By the bioMérieux Connection Editors
The CDC estimates that 23,000 people die every year from antimicrobial resistant infections in the United States. Worldwide, this number grows substantially, reaching an estimated 700,000. If no action is taken, deaths from antimicrobial resistance (AMR) are expected to reach 10 million by 2050.
The threat of AMR is a global healthcare challenge, and stories from around the world attest to its magnitude. In 2017, a woman in Nevada died of a superbug that was resistant to 26 antibiotics. In India, cancer patients suffer from a high risk dying from a resistant infection while being treated with chemotherapy. In the U.S. military, doctors face an array of resistant infections developing in Afghanistan. AMR surrounds us, wherever we may go.
The woman from Nevada was infected with carbapenem-resistant Klebsiella pneumoniae, a “nightmare superbug” that is part of the Enterobacteriaceae family. She was in her 70s and had been dealing with infections after breaking her thighbone a few years before, during an extended trip to India. She had several hospitalizations in India due to infections, and two months after a hospitalization in India, she was admitted to a hospital in Reno, Nevada. Doctors in Reno discovered that the infection was resistant early during her treatment, and although Carbapenem-Resistant Enterobacteriaceae (CRE) like K. pneumoniae may respond to one or two antibiotics, in her case, none were effective.
Transmissible CRE infections have been recognized for the last two decades. The first major documentation of CRE occurred in Okazaki, Japan, in the 1980s. Today, CRE infections tend to be most common in India and Southeast Asia. All infections spread more easily in parts of the world “where the misuse and abuse of antibiotics in humans and animals is amplified by inadequate hygiene and sanitation.”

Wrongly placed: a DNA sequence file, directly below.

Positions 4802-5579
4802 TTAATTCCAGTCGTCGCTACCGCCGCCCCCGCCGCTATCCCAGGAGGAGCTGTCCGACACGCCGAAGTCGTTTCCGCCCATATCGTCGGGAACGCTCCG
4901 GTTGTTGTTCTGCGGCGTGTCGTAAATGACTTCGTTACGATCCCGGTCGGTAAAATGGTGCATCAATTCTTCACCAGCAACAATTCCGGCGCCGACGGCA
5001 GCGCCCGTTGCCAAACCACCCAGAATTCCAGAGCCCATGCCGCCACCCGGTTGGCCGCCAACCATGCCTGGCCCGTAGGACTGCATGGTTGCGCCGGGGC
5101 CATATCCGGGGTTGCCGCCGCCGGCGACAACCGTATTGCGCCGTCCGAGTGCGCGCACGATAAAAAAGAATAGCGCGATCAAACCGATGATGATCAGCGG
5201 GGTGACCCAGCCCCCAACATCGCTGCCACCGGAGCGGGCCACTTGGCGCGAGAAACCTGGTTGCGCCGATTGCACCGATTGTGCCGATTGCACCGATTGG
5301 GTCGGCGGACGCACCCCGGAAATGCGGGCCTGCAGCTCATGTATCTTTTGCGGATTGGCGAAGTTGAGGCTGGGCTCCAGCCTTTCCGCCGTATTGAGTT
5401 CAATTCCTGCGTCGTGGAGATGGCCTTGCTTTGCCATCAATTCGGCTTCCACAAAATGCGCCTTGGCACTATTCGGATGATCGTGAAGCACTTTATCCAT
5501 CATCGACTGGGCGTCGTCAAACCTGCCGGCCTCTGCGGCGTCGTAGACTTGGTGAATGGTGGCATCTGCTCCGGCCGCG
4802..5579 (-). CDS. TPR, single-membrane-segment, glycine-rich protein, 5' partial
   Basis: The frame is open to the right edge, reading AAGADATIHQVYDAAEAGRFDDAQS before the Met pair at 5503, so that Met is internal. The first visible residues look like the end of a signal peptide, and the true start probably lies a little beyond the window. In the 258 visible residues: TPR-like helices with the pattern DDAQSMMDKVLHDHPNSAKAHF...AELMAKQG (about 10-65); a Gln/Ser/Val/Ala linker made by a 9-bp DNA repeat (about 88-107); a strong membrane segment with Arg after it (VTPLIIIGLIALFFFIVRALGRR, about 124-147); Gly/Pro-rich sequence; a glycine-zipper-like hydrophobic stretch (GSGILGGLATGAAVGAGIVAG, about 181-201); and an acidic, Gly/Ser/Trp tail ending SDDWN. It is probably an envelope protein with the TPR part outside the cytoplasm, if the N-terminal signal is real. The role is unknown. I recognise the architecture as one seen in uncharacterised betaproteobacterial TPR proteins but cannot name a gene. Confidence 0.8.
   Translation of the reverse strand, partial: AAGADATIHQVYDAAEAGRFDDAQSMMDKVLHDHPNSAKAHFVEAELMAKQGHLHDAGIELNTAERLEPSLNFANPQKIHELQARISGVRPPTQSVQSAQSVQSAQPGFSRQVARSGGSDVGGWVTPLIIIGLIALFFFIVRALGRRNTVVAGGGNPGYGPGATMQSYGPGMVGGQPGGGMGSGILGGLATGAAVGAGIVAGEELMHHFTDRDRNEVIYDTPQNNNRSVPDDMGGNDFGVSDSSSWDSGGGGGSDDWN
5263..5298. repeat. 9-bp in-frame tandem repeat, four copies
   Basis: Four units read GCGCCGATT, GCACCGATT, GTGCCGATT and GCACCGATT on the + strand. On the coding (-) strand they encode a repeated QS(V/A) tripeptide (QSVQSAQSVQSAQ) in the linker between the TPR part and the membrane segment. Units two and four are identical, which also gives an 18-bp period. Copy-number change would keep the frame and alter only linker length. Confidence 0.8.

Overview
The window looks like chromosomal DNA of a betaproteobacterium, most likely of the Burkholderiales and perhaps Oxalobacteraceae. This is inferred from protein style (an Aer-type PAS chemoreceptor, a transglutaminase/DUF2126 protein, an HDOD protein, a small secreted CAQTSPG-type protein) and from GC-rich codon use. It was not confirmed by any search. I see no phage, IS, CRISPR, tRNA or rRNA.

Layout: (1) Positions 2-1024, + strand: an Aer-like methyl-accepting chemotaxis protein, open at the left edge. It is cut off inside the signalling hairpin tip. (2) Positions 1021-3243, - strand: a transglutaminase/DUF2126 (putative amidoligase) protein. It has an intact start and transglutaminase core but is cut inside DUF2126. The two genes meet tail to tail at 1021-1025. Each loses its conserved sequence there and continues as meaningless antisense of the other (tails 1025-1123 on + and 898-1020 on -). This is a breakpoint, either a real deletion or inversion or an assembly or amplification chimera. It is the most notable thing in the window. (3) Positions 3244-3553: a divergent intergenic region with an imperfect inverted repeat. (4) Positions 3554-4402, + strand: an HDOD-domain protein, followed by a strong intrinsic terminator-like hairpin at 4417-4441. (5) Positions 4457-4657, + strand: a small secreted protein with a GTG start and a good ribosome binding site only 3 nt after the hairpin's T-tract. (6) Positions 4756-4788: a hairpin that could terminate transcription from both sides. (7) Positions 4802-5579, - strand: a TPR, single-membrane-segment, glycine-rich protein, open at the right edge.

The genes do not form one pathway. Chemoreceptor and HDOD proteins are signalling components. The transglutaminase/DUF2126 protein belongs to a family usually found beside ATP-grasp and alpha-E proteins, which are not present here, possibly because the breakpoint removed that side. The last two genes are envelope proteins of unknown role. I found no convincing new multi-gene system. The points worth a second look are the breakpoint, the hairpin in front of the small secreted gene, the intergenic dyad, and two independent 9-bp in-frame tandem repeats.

For more information about the identification of CRE, view the webinar, “Carbapenem-resistant Gram-negative Bacteria: The Who, the Why, and the How”. The bioMérieux sponsored webinar is an optimal resource for Lab Technicians, Infection Control Practitioners and Pharmacists.
In India, bloodstream infections have become the leading cause of illness and death in leukemia patients. Nearly one fourth of gram-negative infections are resistant to carbapenems, and the risk of developing an infection increases dramatically in patients who have a weakened immune system from chemotherapy. Almost two-thirds of cancer patients with a carbapenem-resistant infection are dead within four weeks, vs. a four-week mortality rate of 38% in patients whose infections are sensitive to carbapenems. Doctors report that the last-resort antibiotic colistin is failing more frequently as well.
Those who serve the U.S. armed forces on the front lines also heighten their risk of developing an incurable infection. As the conflict in the middle east evolved, so did the challenge of treating infections that could not be cured with the antibiotics on hand. Resistant infections caused by Acinetobacter baumannii became so common in Iraq and then Afghanistan that the soldiers gave it a nickname: “Iraqibacter.” Acinetobacter baumannii has versatile genetic machinery that allows it to quickly develop resistance and tolerate hard environments.